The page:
A few years ago audiences were hooked by Channing Tatum’s abs to pay for Magic Mike, only to discover it wasn’t just two hours of riding the pony of half-naked men. It was a movie that Steven Soderbergh actually wanted to be about something. The big draw for Lorene Scafaria’s Hustlers has been similar, with promises of J-Lo, Constance Wu, Cardi B, and Lizzo splayed out on stage or spinning on the stripper pole under a thundercloud of dollar bills. If that’s what you came to Hustlers for, then you’ll get what you paid to see and it’s as sexy as advertised. However, the movie wants to be about so much more, and doesn’t always come off looking like a high-roller.
Based on a New York Magazine article by Jessica Pressler (Julia Stiles playing her analog in the film), Hustlers is pretty easy to sum up. It’s about a group of exotic dancers at a high-end strip club which has fallen on hard times after the 2008 financial crisis. All of the Wall Street fat cats who kept the ladies in diamonds and furs are gone, jobs have been lost, clubs shut down, and worse. Some of the women come up with a get-rich/get-even scheme to fleece the few whales they can find, but of course, nothing stays great forever, especially when money is involved.
Wu, in a fairly big transition from Crazy Rich Asians, plays the aptly-named Destiny, a new girl at Moves, a luxurious nightclub based on Scores, which I’m guessing had its name changed here to avoid legal repercussions. Destiny’s got it rough; she’s not fitting in with the other girls, she’s still a novice at dancing, and she’s not making enough money to help pay her ailing grandmother’s bills. But all of that changes when she meets the fierce, stylish, Ramona (Lopez), who has all of the men eating out of the palm of her hand, or better put, stuffing money into her gear.
If you were wondering whether J-Lo’s still got it, she definitely does. I’m not sure it ever really left, and the desire to write her off is somewhat baffling. She’s a true superstar, a multi-talented one at that, and Scafaria knows how to show off her assets as well as her dramatic skills. Money literally pours from the sky whenever Lopez flashes her famous rear, but she also brings some added depth to Ramona that the other girls just don’t get. The matriarchal/opportunistic Ramona takes Destiny under her wing, seeing a gorgeous Asian girl (Asians are a rare breed) who should be making a lot more money. After showing the young upstart some new moves, aided by a game Cardi B in an all-too-brief performance, Ramona and Destiny start working their clients for every penny. Together, they start making serious bank. Destiny has the money and independence she’s always wanted, until an unplanned pregnancy takes her away from the business and Ramona for a few years.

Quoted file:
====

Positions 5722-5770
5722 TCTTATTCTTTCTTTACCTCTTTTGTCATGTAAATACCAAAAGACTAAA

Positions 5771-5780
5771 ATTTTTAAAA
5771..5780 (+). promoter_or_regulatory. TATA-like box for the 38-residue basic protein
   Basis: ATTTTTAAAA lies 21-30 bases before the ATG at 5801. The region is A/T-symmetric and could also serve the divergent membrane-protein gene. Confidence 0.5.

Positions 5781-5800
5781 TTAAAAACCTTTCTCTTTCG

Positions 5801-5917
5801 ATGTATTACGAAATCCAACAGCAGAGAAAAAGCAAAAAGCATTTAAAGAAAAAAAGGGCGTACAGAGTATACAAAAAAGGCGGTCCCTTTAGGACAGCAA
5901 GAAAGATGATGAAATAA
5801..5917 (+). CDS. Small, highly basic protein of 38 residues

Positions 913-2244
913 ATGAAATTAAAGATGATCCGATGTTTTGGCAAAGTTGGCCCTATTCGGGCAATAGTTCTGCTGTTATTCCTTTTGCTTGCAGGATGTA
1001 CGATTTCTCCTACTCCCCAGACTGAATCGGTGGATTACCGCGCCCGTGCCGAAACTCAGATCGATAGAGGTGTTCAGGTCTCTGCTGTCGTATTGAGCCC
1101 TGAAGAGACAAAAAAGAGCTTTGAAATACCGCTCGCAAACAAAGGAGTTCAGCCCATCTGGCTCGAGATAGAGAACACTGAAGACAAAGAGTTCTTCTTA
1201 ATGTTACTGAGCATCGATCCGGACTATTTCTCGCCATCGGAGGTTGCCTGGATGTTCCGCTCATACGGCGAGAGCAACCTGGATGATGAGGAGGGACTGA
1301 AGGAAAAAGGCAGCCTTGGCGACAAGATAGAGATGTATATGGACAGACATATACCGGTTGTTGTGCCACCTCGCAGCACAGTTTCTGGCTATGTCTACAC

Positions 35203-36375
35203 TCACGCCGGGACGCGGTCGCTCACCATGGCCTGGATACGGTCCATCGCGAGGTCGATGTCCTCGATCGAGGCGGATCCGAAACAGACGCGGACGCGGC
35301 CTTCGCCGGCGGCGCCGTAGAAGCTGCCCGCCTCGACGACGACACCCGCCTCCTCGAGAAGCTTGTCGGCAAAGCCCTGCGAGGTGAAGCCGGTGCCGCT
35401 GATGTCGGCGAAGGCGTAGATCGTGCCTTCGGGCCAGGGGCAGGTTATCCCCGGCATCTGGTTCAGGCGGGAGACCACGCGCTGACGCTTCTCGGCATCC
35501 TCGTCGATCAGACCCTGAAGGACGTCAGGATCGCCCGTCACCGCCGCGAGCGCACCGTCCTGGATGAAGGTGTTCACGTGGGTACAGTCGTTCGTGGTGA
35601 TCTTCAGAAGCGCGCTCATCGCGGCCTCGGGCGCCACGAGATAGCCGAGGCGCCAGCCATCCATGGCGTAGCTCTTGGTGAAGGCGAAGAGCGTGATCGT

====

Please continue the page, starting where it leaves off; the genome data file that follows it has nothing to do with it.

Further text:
The impact of the Wall Street collapse is felt in the changing of the nightclub business. Ramona is barely squeaking by, most of the girls have moved on to real jobs, and the club is a ghost town. It’s worse for Destiny who is back on her own with a daughter to support, but when she reconnects with Ramona it’s like nothing changed. With so few customers they come up with a different type of hustle, a dangerous one (joined by scene-stealers Keke Palmer and Lili Reinhart), that will have them back living the high-life in no time.
The real hustle in Hustlers is that it’s a movie about friendship, one that would’ve existed, perhaps even thrived, without the central crimes that inevitably take over. Scafaria pretties it all up with fancy shopping trips and sexy dance moves, but basically this is the story of two women who will do anything to stay in control of their own lives and not rely on men, who are all portrayed as rowdy Wolf of Wall Street wannabes. But whether Hustlers is actually a female empowerment story, that much doesn’t really ring true. Nor does any attempt to equate the criminal activities of Ramona’s crew with the white collar crimes of their clientele, heard in a hollow call-to-arms at a local diner. What they end up doing isn’t about revenge, but solely about greed, and all of their sob stories don’t make them worth cheering on.
Fortunately, movies about bad people are often more entertaining, and Hustlers is flashy, funny, and fast-paced enough to always be that. Scafaria doesn’t do much but retell the story as it happened and leave it to Lopez to be the showstopper. Turns out she’s more than up to the task.